Today’s topic is about wikis. I feel like I am more familiar with this topic than all the previous ones, because I actually use wikis pretty often and I don’t just mean Wikipedia. I have never really edited a wiki before this class, but I have certainly searched for and read several. I mostly use them for help with different videogames. Unlike other gaming sites like GameFAQS and IGN , wikis tend to get more in-depth about the characters and mechanics of the games since each one would have its very own page rather than a small section of a walkthrough.  One of the largest videogame wikis is Bulbapedia which now has over 16,000 articles all pertaining to Pokémon. Every single game has its own article as well as every single one of the 498 different Pokémon in seven different languages. This is an impressive amount of information about one franchise.

One of my personal favorite wikis is Golden Sun Universe  dedicated to the videogame series Golden Sun. It is a lot smaller with only about 1,000 pages, but I found it slightly more extensive. Taking the page of one of the main characters of the game and pasting it into Microsoft Word gave me 24 pages of text! Those are some dedicated fans! Looking at the history for the page I can see that the article was the work of around 20 different people. The little booklet that came with the game only gave the main character two sentences.

Golden Sun Universe is hosted by Wikia which operates using MediaWiki software. According to their “About Us” page they are the largest user-generated media company and a top 100 web property. On their main site they show categories for wikis about entertainment, gaming and lifestyle which take you to a list of the top wikis for that category (or subcategory). I think wikis are the best for finding information about media of any kind. Official websites are often small and not as extensive as wikis and forums are harder to navigate. I like how fans all over the world are able to edit and add to pages without having to jump through hoops and go through much hassle. It certainly makes finding information a lot easier.

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Thing Three: Social Networking

May 24, 2010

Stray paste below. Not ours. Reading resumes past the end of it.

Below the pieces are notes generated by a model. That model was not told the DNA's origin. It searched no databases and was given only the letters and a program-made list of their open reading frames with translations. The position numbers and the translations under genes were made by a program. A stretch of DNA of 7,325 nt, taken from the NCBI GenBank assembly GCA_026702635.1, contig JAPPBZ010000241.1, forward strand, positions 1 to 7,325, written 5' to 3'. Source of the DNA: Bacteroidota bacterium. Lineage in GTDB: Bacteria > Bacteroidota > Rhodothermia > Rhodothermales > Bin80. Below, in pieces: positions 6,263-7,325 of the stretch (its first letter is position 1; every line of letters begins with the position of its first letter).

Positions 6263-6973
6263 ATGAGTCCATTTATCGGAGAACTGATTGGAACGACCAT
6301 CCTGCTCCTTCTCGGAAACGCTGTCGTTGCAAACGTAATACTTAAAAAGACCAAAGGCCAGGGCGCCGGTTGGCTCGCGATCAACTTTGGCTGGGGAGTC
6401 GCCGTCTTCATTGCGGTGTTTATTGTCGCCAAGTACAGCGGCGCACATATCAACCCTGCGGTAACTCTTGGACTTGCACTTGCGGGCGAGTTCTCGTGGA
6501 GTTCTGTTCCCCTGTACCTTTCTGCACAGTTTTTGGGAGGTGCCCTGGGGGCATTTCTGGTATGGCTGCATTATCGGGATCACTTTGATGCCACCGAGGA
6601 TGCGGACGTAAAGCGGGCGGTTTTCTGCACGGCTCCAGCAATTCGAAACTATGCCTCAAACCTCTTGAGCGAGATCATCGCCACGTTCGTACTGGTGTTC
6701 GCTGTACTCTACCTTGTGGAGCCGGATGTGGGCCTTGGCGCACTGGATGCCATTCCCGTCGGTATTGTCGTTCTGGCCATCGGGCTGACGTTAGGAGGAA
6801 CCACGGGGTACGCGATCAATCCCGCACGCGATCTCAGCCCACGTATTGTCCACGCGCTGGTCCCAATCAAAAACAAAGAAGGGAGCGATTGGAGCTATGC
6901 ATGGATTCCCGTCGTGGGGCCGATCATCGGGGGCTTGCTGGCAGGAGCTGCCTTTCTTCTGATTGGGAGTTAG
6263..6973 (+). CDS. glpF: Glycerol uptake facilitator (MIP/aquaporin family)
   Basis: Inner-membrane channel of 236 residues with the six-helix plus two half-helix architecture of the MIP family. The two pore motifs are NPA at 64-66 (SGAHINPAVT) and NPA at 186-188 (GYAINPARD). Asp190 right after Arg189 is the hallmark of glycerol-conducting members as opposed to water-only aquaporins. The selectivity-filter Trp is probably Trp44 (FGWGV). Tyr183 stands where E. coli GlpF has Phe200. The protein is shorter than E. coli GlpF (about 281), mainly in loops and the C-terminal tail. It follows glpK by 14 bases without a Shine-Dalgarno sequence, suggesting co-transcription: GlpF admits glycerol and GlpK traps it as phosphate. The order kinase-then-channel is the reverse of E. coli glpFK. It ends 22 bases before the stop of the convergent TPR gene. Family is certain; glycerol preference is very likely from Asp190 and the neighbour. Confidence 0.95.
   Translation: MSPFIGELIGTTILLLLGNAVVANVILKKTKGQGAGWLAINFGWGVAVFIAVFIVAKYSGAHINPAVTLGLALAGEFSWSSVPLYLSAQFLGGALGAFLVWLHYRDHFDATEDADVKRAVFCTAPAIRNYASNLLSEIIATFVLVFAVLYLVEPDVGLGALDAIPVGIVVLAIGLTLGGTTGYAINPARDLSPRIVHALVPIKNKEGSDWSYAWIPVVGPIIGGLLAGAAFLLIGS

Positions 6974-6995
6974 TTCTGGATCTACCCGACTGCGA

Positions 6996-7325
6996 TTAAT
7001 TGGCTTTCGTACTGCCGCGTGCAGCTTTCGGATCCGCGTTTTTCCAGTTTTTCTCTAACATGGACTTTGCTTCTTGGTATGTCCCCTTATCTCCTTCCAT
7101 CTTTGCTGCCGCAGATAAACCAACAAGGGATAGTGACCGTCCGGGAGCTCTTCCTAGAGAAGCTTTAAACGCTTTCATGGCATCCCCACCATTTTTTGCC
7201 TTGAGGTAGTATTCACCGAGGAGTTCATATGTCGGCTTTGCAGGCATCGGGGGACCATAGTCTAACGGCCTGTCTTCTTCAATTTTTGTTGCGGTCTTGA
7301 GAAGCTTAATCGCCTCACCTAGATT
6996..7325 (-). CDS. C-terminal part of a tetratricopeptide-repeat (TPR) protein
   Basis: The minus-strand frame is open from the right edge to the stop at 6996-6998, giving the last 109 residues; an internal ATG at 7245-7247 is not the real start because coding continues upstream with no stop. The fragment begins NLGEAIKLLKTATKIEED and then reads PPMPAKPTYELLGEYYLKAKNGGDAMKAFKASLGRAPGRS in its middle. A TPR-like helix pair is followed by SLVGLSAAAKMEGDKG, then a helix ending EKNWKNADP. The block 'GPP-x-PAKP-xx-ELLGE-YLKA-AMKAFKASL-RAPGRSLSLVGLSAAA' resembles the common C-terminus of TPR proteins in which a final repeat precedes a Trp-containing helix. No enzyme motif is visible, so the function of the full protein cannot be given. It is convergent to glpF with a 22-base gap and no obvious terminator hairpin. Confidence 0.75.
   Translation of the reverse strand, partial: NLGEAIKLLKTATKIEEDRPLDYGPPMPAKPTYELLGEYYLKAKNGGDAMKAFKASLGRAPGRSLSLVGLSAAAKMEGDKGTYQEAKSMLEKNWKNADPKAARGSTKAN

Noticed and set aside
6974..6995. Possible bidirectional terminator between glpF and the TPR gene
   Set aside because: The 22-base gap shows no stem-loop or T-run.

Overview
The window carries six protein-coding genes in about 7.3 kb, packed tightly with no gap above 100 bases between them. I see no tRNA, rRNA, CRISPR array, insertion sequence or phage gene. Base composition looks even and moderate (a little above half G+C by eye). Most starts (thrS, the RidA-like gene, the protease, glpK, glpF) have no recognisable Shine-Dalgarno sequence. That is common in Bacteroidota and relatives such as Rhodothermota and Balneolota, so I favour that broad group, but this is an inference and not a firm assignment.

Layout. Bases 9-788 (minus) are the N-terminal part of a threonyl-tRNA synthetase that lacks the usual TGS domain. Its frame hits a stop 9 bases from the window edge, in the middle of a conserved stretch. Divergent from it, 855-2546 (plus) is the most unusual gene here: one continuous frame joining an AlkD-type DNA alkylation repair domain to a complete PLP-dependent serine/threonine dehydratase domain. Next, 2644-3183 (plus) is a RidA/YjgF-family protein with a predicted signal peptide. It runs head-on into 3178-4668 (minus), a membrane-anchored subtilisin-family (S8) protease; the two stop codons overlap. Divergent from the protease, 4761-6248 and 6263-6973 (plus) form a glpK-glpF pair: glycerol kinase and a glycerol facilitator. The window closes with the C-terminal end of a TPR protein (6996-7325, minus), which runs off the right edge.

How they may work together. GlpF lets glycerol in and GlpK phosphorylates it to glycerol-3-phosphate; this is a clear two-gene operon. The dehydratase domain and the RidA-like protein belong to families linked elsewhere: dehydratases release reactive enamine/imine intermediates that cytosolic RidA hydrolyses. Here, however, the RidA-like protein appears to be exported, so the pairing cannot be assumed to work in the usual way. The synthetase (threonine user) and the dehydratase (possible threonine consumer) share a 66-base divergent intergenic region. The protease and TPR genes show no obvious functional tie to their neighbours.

Today’s blog post is supposed to be about social networking. The hands-on activity for this one didn’t offer a lot to write about, but I did get some inspiration from the readings of the privacy rights for social network users as mentioned in that section. So, today’s blog post is going to talk about the concerns of privacy when using social networking sites. As you can imagine, privacy is a rather big deal when it comes to social networking. On very few other sites do you give out so much personal information as you do on sites like Facebook and MySpace. A lot of the time the personal information doesn’t stop at your name and age, but pictures, addresses and phone numbers are often given out for the entire community to see. This is not to mention controversial opinions and anything else you wouldn’t want your boss, teachers or boyfriend/girlfriend to see. According to the Daily Tech, one in three people who have posted on social networking sites regret doing so and I can understand why.

According to Top Tech Reviews, the Wall Street Journal recently conducted a report in which they found that many popular social networking sites including Facebook, LiveJournal, MySpace, Digg, Xanga, and Twitter were sharing personal information with advertisers. This wouldn’t be such a big problem if it was just statistics it was sharing. These sites could easily obscure profile ID numbers as well as usernames, but they don’t. In fact, Facebook not only gave out the username of the person’s profile, but also information on the people viewing the profile and anyone who clicked on the add. People were angry, not just because advertisers were given powerful tools to target them with, but because personal information that they thought was protected was now being shared with possibly thousands of strangers. It just goes to show that nothing posted on the internet should be considered private.

Information Week gives us a study given at the second ACM SIGCOMM Workshop on Online Social Networks in Barcelona, Spain which is even scarier. According to the study, these social networking sites are not only giving your profiles to advertisers, but could be leaking your entire internet history to them. I am a little fuzzy on how it works. It has something to do with header identifiers and cookies, but the point is that advertisers or whoever else the information is given to can find out everything you do online. Although most of these sites admit in their privacy statements that they give out non-identifying information, very few people realize that your identity can easily be derived from information that is supposedly non-identifying. Even if you don’t give your name and address on your profile, these things can be found out through your daily internet activities. You may talk about privacy settings on certain networking sites, but here is a quote from the Information Week article, “Many social networking sites provide privacy controls to limit information disclosure, but the report found that between 55% and 90% of users — Wills suggests it’s closer to 70% on the lower end — of social networking services keep the default privacy settings for allowing strangers to view profile information and 80% to 97% keep the default privacy settings for viewing friends.”

I’m not posting this to scare people away from social networking sites. I just thought it was interesting (and a bit scary) to know exactly how public your “private” data can be become.